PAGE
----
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How To Race The Mille Miglia

Updated on December 7, 2011

The Mille Miglia is a club belonging largely to the world’s richest and most powerful car lovers, but believe it or not, you don’t actually have to be a professional race driver or multi-millionaire to enter the Mille Miglia… Well okay, yeah, it helps, but it’s not a necessity.

Plenty of average, everyday petrolheads and car collectors have entered the race and gone the distance, but there are some strict rules regarding acceptance and qualification…

Mille Miglia Accepted Cars

Obviously, the first thing you need is a car. Not just any car, however. The Mille Miglia is restricted to the cars that have competed in at least one of the original Mille Miglia races, or at least exemplary vehicles of the same make and model.

Check the website for a full list of cars permitted, and make sure to check which category yours is in. Those in categories VU, T and GT are not allowed to have any significant mechanical or body work changes unless suitable documentation can be provided to show that the same changes had been made to that model in the original Mille Miglia races.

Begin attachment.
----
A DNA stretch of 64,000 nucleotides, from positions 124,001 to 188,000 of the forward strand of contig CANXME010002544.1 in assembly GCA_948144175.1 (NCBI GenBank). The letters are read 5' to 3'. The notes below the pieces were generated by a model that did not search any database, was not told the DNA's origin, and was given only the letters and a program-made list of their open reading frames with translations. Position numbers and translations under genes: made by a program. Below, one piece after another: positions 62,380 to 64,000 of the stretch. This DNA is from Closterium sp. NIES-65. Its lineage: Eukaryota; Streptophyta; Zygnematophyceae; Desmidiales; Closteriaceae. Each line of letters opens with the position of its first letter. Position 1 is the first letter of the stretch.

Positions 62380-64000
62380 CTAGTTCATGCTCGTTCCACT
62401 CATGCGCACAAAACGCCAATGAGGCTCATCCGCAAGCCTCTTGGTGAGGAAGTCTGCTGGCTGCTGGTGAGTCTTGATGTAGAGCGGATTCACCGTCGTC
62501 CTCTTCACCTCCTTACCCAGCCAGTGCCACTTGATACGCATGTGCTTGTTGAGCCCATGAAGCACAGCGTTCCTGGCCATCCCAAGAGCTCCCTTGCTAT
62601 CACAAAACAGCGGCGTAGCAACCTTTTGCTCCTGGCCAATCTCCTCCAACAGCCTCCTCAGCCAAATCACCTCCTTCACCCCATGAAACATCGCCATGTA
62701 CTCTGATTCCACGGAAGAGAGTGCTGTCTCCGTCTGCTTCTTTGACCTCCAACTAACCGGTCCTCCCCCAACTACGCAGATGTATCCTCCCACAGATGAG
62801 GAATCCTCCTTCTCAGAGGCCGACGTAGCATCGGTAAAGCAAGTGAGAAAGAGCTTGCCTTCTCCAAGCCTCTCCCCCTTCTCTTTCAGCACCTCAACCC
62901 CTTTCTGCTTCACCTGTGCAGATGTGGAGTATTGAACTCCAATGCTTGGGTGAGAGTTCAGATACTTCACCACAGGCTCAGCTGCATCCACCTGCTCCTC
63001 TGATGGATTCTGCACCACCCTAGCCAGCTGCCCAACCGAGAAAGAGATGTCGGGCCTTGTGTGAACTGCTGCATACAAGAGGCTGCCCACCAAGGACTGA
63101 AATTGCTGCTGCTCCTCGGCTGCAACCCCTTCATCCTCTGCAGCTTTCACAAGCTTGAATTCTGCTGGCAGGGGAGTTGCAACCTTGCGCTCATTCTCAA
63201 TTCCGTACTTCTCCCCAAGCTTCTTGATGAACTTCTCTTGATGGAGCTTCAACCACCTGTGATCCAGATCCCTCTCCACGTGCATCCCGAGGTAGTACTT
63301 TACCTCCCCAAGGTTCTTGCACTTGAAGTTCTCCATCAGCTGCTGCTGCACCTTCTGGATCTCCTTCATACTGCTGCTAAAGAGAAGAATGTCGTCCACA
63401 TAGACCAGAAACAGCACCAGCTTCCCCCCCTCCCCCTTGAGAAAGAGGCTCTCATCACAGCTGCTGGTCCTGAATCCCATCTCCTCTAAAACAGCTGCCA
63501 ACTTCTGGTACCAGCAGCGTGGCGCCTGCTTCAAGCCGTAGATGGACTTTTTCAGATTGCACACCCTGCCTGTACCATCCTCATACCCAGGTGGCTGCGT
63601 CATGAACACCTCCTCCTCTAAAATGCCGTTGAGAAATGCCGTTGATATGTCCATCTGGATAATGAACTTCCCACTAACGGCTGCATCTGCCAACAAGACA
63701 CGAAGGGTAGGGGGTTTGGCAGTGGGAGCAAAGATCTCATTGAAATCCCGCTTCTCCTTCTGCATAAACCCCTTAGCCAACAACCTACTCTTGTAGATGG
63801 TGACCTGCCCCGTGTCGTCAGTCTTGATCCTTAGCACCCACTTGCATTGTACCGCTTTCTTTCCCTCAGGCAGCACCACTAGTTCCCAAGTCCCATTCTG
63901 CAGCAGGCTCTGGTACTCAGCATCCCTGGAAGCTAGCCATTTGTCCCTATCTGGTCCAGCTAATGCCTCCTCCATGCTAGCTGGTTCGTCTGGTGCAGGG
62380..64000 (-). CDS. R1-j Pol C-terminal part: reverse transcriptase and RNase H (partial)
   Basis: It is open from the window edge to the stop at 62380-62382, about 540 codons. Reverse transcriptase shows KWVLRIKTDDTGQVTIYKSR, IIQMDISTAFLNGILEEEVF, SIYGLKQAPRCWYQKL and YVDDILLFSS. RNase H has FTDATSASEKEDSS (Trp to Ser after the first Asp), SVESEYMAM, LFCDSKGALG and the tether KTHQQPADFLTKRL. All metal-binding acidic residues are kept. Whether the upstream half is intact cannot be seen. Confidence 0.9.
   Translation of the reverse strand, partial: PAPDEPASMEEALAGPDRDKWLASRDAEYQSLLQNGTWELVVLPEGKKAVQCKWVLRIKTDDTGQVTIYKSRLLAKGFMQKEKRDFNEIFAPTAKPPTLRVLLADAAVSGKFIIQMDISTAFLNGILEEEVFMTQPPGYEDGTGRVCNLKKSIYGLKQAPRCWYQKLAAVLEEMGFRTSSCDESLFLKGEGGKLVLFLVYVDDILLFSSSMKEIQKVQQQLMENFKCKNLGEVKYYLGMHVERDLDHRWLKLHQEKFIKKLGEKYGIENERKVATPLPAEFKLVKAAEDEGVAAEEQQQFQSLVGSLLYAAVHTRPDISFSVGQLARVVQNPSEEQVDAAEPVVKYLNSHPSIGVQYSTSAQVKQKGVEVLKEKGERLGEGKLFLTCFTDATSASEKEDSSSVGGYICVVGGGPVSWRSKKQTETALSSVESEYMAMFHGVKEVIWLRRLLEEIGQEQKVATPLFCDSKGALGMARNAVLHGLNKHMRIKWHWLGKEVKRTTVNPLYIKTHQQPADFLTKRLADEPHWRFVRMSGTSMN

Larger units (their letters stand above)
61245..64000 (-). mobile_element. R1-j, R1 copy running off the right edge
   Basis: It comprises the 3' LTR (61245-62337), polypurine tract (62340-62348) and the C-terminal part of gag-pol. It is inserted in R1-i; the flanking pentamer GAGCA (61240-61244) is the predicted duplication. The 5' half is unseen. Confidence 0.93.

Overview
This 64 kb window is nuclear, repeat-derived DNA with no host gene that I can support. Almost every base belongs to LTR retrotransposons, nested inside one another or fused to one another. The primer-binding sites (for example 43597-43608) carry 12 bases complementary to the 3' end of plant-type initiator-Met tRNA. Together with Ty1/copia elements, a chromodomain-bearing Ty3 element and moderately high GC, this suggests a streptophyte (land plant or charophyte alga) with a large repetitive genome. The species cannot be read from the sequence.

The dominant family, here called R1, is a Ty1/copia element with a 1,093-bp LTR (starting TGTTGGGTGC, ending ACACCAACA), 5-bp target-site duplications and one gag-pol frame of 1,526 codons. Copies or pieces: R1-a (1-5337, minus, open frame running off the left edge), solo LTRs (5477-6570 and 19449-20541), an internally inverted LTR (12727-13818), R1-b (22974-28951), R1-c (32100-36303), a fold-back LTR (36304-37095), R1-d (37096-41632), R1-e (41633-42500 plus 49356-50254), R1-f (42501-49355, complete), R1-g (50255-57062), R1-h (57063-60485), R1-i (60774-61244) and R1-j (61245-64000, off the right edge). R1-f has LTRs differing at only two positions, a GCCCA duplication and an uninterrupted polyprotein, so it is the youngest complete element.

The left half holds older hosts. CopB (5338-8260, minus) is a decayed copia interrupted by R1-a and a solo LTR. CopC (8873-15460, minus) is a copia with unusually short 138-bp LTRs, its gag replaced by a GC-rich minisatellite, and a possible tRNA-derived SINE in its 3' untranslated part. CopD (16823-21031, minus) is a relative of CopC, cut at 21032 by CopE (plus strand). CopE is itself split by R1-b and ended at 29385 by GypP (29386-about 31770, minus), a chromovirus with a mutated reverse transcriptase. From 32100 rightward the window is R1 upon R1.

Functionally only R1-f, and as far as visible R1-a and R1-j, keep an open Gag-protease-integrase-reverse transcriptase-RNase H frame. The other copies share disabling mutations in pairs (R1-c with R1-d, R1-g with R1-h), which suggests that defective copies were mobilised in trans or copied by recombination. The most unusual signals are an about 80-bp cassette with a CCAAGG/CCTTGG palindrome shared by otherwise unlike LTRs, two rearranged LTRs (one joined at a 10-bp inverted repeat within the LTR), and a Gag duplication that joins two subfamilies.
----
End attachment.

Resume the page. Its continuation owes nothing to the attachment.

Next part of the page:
The list does not include any of the one-of-a-kind cars that competed in the original races, as such listings couldn’t help but be imprecise, however, these cars are eligible for the race so long as sufficient proof of the car’s participation in the original races can be provided.

Stirling Moss in 1955

How To Enter the Mille Miglia

You’ll need to apply with an entry fee of 5,775.00 Euros.

You’re required to register a driving team of either two drivers, or a driver and a navigator, and you will need either a sports license or a one-off CSAI regularity license valid for one event. Get a checkup before entering, as you’ll need to provide a medical certificate of good health before getting your license.

You’ll also need a crew to keep you in check in the pit lanes, of course, and make sure that your car is fully insured for sporting. It’s hard to calculate what these costs will add up to for each individual entrant… which is exactly why most drivers choose to find sponsorship with their car’s brand rather than finance their participation out of pocket.

Spectating The Mille Miglia

If you can make it to Italy for the next Mille Miglia, there’s not much you need to know besides; go have fun. However, you can also watch the race unfold via the wonderful invention of Google Earth. Look up the car you’re rooting for online, as a lot of the teams have members blogging on their car’s progress, including Google Map updates. Even if you go in person, bring your laptop, Blackberry or iPhone, and keep an eye on exactly where your guys are at.

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